Experts have attacked claims that an anti-obesity drug offers benefits outside those associated with weight loss.
Rimonabant (Acomplia) has been described as the "new wonder slimming drug", with trials showing it helps obese people shed excess pounds.
The National Institute for Health and Clinical Excellence is currently appraising the drug for use on the NHS.
But experts writing in the Drug and Therapeutics Bulletin (DTB), from the British Medical Journal, have questioned claims by the manufacturer, Sanofi-Aventis.
According to the Sanofi-Aventis website, the drug "has a beneficial effect on blood glucose and lipid levels - a more beneficial effect than would be expected from weight loss alone".
Advertisements for the drug have suggested that half of the drug's effects on cardiometabolic risk factors are beyond those expected by weight loss alone.
Cardiometabolic risk relates to factors that can be combined to heighten a person's chance of developing heart disease and/or type 2 diabetes.
These factors include obesity, "bad" cholesterol, fat levels in the blood, high blood pressure and insulin resistance.
But the DTB article said: "It is important to note that rimonabant had no effect on LDL ['bad'] cholesterol and little or no effect on blood pressure."
A Sanofi-Aventis spokeswoman said: "The claim "an estimated 50% of the effects ... on cardiometabolic risk factors are beyond those expected from weight loss alone" is a consistent observation that has been seen in all the phase III clinical trials performed to date."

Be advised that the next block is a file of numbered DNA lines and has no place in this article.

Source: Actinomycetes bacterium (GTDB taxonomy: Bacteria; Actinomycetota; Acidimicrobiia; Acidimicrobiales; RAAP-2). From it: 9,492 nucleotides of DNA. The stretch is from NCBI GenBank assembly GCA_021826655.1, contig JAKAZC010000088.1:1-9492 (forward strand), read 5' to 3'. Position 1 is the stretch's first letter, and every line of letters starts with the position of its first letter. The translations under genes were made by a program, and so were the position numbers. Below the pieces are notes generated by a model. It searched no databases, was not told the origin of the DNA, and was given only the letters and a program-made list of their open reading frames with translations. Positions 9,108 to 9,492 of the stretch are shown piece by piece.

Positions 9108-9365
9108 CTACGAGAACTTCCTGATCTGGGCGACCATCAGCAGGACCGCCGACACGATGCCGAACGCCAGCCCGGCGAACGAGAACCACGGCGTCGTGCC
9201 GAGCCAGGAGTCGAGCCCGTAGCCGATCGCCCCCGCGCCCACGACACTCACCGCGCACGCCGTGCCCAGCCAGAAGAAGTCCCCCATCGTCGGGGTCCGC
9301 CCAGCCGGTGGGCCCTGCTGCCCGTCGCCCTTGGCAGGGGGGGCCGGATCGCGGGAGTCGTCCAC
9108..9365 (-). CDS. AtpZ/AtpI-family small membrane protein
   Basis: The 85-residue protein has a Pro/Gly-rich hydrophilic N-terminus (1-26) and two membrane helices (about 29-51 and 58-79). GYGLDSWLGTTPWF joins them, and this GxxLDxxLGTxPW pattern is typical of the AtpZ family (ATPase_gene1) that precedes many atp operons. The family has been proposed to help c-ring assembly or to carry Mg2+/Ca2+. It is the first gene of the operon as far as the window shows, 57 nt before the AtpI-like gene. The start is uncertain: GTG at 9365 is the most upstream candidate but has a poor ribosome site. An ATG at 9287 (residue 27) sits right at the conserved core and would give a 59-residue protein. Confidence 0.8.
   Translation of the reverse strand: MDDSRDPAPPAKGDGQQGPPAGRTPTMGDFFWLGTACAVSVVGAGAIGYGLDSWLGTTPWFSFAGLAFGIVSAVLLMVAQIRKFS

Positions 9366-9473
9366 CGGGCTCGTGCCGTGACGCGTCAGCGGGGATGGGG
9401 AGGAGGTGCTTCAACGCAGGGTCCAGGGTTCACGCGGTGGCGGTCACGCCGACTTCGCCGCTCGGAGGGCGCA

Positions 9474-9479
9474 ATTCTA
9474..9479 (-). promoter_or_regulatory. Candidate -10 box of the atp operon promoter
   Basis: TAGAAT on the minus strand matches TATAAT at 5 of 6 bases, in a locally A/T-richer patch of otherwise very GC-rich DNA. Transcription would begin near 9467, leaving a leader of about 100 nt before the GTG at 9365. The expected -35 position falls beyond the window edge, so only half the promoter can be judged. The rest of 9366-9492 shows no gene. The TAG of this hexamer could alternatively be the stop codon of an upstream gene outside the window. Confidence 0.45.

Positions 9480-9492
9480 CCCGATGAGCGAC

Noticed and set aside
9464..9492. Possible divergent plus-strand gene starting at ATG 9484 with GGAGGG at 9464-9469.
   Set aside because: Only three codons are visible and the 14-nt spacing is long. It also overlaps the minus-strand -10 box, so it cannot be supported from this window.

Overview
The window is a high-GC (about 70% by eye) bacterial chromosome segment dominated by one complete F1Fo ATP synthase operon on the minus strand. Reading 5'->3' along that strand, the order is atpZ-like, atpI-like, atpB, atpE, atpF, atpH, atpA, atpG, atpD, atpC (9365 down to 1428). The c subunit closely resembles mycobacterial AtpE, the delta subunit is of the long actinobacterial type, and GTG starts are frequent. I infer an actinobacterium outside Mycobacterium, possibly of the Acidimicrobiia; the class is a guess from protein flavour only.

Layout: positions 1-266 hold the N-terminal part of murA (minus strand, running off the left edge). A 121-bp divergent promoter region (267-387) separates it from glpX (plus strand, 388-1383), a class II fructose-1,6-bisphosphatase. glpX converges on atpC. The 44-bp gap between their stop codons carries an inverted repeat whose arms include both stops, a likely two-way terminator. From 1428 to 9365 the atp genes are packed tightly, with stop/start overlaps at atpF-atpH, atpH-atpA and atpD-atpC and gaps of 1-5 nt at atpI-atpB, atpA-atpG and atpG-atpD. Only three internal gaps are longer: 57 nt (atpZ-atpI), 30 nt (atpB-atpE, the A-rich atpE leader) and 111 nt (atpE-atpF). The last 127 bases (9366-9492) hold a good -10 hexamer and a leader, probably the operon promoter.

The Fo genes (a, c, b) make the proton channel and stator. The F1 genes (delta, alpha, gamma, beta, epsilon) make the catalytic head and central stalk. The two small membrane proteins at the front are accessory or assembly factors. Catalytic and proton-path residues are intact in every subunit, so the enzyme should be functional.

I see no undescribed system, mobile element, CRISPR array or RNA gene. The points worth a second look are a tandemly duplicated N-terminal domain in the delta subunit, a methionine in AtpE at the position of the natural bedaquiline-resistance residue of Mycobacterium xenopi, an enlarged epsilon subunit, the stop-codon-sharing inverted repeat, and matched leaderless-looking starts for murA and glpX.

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"Yes there is too much reliance on drugs and too many quick fix diets in the media.People need to realise that they are in charge of what they put in their mouth!!" - Name and address supplied
"As already mentioned in previous comments medication can provide an easy opt-out for obese individuals who are not psychologically prepared to make lifestyle changes. However I feel there is a place for tablets to boost the efforts of dietary change and so help the wellbeing of the individual" - Name and address supplied
People rely on it as an easy option - Name and address supplied
In my experience no single approach to weight loss has worked long term for the obese and morbidly obsese patient. I tend to go down the route of getting pts. to identify what are their psycho-social attitude to food and eating, and apply lifestyle changes and medication use in a graded approach to management and in most of my patients that I have been working with in the last year weight loss has been persistent and sustained - D Richards
I don't think there is, in my practice we encourage patients into the lifestyle and weight management programme before going down the drug route with reasonable success - Angela Leach, Wallasey on the Wirral
Patients need to be motivated to lose weight by reducing calorie intake and changing food choices otherwise they are using drugs as as easy option. All of us would like to be able to eat everything and stay thin and healthy. Choices need to be made by the patient - Name and address supplied
Patients seem to think that drug therapy is a miracle cure and put in less effort themselves. The best results seem to be achieved by the commercial slimming clubs - Name and address supplied
We tend to start lifestyle and dietary advice in the first instance with the support of weigh-ins. I don't believe that mediation works without will power and determination on the patient's part anyway - Name and address supplied
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